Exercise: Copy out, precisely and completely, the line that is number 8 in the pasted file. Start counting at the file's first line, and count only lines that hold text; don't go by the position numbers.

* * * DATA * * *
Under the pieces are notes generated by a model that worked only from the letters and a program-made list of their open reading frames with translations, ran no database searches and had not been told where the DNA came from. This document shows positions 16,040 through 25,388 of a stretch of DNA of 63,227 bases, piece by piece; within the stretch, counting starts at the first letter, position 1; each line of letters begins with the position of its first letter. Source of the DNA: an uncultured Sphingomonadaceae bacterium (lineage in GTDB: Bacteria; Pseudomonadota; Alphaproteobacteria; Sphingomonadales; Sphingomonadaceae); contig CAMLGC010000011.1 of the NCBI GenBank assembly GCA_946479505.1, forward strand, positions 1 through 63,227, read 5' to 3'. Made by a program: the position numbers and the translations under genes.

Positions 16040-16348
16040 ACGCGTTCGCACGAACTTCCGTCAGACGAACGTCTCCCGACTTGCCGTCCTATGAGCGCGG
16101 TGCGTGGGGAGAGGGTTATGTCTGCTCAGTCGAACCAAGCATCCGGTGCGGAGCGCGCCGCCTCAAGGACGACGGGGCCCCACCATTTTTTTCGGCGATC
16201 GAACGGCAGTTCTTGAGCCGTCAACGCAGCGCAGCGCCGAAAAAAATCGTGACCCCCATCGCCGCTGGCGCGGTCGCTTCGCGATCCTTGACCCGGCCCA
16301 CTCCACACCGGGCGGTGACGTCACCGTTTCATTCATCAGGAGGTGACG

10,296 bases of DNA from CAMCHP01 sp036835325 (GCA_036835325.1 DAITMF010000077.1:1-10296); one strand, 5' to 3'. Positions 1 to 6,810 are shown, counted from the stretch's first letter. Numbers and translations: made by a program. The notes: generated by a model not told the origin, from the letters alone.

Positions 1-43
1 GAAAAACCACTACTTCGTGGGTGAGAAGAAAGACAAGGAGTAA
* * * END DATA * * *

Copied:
Positions 1-43